Thursday, February 22, 2007

As I sit in a coffee shop in West Salem, my mental agenda is constantly interrupted by a very loud group of high schoolers "studying." Really, it's just the girl that is the really loud, the two guys aren't all that loud. Overhearing bits and pieces of their conversation, I hear them arguing over the validity of Christianity. One of the guys is fighting alone and attempting to defend Christianity. The girl and other guy are clearly on the other side of the coin, almost laughing at him for believing what he does. The two are attacking the historical accuracy by discussing the canonization of Scripture, the Council of Nicea, and other events that, to them, "clearly didn't happen," or "were simply events manipulated by the leaders at the time." They even brought up sad, yet true, events such as the Crusades or the Spanish Inquisition.

I don't bring this up to say, "Oh, children, your zeal is admirable but you are still wrong," because in many ways I've had (and still have) my own questions and criticisms.

The reason I bring it up is because it has caused me to flash back to high school. Many times I found myself in the place of this lone guy, the one "defending" his faith. Many times my friends tried to "attack" the history (or the science) of Christianity in an attempt to get me to open my eyes and realize how ridiculous it all is. Those were hard situations to go through, but I'm better for it. And even if there are still questions and doubts, I've always been able to fall back on the sometimes incomprehensible thing that is ... faith.

I just hope that as hard as that conversation may be for that guy, faith may override the confusion that is going on inside his mind. May God shine through that confusion and tug on his heart in a way that trumps all logic. May God also tug on the hearts of the two who disagree so strongly. I pray that despite all their self-assurance and logical "superiority," may God still find a time to speak to them, to be revealed to them.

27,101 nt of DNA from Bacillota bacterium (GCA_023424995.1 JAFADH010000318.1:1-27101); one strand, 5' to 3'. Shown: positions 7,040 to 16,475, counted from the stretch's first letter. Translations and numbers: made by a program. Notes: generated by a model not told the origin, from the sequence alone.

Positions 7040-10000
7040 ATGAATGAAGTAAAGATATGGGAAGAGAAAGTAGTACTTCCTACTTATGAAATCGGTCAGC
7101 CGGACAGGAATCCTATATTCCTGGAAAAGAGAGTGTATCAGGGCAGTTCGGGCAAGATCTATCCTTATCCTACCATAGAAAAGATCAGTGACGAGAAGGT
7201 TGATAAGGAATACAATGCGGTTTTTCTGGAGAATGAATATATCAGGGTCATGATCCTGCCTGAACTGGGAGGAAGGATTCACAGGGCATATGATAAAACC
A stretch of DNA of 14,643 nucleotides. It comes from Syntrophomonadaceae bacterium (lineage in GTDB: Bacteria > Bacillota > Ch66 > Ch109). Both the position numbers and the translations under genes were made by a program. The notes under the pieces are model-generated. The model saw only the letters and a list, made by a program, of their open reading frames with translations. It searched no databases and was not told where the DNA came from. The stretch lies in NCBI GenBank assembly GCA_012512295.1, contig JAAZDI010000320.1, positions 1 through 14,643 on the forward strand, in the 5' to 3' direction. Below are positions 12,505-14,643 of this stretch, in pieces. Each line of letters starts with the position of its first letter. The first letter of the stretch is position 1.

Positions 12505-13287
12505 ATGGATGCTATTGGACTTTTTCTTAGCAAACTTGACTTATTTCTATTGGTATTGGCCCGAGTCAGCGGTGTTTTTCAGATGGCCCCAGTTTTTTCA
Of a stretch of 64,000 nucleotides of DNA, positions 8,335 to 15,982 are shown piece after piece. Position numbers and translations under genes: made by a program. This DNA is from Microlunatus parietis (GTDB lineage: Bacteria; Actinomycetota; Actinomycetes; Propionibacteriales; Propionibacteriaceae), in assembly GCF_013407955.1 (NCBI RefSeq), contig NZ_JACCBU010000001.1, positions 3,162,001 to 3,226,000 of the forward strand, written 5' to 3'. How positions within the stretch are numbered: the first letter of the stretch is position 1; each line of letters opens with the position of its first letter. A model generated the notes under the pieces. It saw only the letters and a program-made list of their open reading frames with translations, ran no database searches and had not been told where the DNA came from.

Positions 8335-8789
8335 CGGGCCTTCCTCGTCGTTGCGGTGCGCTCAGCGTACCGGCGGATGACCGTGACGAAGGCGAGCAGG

Thanks God, that I've had to go through hard situations like the one I encountered today, and thank you that there are more situations like that to come.

Monday, February 19, 2007

I didn't get his name. I'll call him Jim. He needed a ride from Salem to Portland and I was going that way. As we started along in our journey we began talking about life and why he was on an on-ramp with his thumb out.

Jim started into the story of how his dad just died. He's from a Native American family and was coming back from Grand Ronde but didn't have a car. His license had recently been taken away for some choices he had made.

Hearing the pain in his voice about the death of his father was pretty moving. Hearing him tell me about the choices he had made that lost his license and the changes he is now making to redeem those choices was also moving. I could tell that what hurt most was the lack of trust people now had in him, enough broken trust that he wasn't even allowed to visit his dad's old home to collect some of his own stuff.

And then we got on the subject of God. Apparently Jim grew up in a Pentecostal home. He had never heard of Quakers (not surprising) but was open to talking about the differences. Jim claimed to not be a "religious type" anymore, but we at least were able to talk about God for a bit before he changed subjects. The one thing he said that struck me was, "They never forced it on me. My mom always let it be my choice to go to church, and the church never forced nothin' on me. I think if they had done it differently I wouldn't view Christianity the way I do today." It was very insightful of this obviously broken man. He recognized the damage that some types of "evangelism" can do. I'm glad Jim was part of faith community growing up that didn't completely harm his understanding of God. And I pray that wherever Jim is right now, God will continue to be revealed.